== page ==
Bringing publicity to the release of her upcoming memoir? Getting in a shot to continue some bad blood with an old teammate? Showing support for her current teammates? Protecting herself? Sending out not 1, not 2, not 3, but 4 hate filled tweets possibly accomplished a number of things.

Helping to grow the game?

That’s one item on Hope Solo’s agenda that won’t be achieved as a result of this.

Also, please vote for me to become Canada’s Next Sportscaster! I am one of the 24 finalists and I need your votes. It only takes a few seconds. Just follow the link: http://www.drafted.ca/finalists/chris-ross/

You can follow me on Twitter @paintstheblack and subscribe to Painting the Black to get the latest posts. Agree? Disagree? You can e-mail me at cross_can15@hotmail.com or reply in the comments section below.

Lampard non-goal didn’t matter…are you kidding me!

England leaves the 2010 World Cup with another disappointing finish

Earlier today European soccer powers England and Germany faced off in the round of 16. Germany went on to take the match by a seemingly lopsided 4-1 score. After 32 minutes England was down 2-0 and looked defeated. However, a Matthew Upson header inside the box cut the deficit in half as England started to pour it on. They continued the pressure after the Upson goal as Lampard thought he had tied the game with a chip shot the bounced off the bottom of the crossbar, over the goal line and out. But alas a goal was not awarded by the referee. Thus at half England was still down 2-1 despite giving a poor effort for the first 30 odd minutes. England continued strong in the second half and came very close to breaking through a number of times with the best of those chances being a Frank Lampard free kick that hit the crossbar. The English push allowed numerous German counter-attacks and against the flow of play Muller scored in the 67th minute and then again 3 minutes later to make the score 4-1. Many people may be saying that the disallowed Lampard goal didn’t have any real effect on the game. They will say that the Germans were ultimately the better team and that the score was 4-1. If you’re in that boat then you are sadly mistaken.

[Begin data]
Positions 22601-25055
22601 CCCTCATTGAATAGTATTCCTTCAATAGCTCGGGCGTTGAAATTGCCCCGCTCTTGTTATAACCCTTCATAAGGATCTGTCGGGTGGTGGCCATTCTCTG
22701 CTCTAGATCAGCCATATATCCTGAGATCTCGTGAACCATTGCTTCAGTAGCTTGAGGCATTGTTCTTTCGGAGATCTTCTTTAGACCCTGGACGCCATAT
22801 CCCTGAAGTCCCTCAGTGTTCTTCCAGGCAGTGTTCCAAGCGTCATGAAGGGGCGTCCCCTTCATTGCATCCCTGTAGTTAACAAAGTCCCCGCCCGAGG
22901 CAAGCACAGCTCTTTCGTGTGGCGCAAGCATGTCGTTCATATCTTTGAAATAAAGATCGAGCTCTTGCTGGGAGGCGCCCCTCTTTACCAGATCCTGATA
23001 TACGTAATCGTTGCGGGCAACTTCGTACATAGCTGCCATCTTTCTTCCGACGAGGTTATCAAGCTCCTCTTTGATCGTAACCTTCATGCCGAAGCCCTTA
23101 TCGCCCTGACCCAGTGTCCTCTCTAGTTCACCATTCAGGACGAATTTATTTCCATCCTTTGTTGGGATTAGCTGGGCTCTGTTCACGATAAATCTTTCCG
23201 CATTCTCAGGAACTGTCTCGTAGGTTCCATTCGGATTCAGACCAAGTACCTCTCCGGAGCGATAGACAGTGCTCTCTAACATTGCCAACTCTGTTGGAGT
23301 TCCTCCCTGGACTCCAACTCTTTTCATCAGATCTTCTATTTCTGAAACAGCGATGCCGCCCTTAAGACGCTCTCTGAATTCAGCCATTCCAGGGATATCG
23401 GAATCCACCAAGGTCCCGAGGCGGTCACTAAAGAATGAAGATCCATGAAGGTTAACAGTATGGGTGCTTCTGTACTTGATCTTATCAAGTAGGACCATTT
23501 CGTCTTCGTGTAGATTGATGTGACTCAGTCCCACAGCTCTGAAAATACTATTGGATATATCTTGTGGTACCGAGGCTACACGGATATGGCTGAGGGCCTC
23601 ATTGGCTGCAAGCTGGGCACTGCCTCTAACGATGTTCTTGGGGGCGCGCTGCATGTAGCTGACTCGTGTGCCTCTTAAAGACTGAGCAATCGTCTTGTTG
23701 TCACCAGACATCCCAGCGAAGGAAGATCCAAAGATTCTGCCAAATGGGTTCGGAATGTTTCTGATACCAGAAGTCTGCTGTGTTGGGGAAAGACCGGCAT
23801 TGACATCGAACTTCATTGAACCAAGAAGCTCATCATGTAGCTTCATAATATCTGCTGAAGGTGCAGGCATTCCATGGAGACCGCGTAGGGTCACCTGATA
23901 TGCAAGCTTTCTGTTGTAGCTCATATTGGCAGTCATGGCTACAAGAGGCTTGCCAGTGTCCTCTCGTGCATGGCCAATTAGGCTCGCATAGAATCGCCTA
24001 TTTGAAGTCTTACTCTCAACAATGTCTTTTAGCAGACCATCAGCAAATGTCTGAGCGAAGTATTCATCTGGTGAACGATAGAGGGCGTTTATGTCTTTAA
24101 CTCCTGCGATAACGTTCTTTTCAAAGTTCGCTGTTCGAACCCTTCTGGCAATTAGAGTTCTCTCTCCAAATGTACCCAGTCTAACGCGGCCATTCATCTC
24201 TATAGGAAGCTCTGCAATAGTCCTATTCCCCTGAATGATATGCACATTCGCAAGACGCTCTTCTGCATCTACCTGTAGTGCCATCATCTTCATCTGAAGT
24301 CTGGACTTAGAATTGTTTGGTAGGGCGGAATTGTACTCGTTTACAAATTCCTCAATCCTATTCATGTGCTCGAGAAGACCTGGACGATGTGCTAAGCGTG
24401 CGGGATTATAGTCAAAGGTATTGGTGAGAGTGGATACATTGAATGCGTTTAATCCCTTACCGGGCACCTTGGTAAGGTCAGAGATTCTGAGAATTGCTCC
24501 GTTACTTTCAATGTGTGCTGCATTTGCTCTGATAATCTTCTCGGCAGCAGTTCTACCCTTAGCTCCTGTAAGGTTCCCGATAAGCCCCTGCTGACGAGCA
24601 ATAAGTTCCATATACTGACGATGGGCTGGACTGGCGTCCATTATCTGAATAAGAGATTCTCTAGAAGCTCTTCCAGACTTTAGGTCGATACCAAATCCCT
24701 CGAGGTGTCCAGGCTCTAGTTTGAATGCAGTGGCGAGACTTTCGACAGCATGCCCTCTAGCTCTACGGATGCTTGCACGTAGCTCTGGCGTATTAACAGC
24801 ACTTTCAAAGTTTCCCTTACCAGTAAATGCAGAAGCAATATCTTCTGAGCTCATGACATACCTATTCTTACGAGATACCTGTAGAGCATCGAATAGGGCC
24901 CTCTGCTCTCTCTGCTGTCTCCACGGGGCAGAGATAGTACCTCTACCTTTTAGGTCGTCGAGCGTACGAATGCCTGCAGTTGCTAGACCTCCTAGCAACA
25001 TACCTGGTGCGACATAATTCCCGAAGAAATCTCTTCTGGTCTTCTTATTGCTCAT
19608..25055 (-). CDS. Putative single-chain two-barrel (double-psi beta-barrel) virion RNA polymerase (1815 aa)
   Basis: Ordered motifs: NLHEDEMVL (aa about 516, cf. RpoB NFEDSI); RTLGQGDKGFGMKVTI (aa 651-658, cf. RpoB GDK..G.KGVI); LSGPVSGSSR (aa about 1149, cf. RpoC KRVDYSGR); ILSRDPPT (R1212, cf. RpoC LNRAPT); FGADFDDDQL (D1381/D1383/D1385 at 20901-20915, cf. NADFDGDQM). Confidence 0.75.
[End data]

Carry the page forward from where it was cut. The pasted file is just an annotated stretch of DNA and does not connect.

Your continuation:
There is no doubt that Germany was the better team for the majority of the first half as the England defence looked about as stable as a 3 legged horse. However, there is no denying that after Germany took that 2-0 lead England transformed into a completely different team. The 2-0 deficit removed the tension from the squad, gave them a sense of urgency that was lacking, and allowed them to just play the game. Being down 2-0 in soccer is such a difficult thing to comeback from. Being down 2-0 to a supposed superior team is even more difficult.

For a long time we are going to be hearing people say that Germany was the better team and that the Lampard goal didn’t even really factor into the game. The German squad would have won eventually anyways.

I don’t understand this thought process in the slightest bit.

First off, any sports fan should know that if the Lampard shot is counted it would signal a significant turning point in the game. England would have gone into the half with all the momentum on their side, where as the Germans would have been deflated like a pin to a balloon.

Also, despite losing a bit of the momentum because of the non-goal the English squad were still able to come out very strong in the second half. England was carrying the play and creating potential scoring opportunities. Yes it is true that the English did not capitalize on some of their almost chances but you have to remember this is soccer. What do you expect?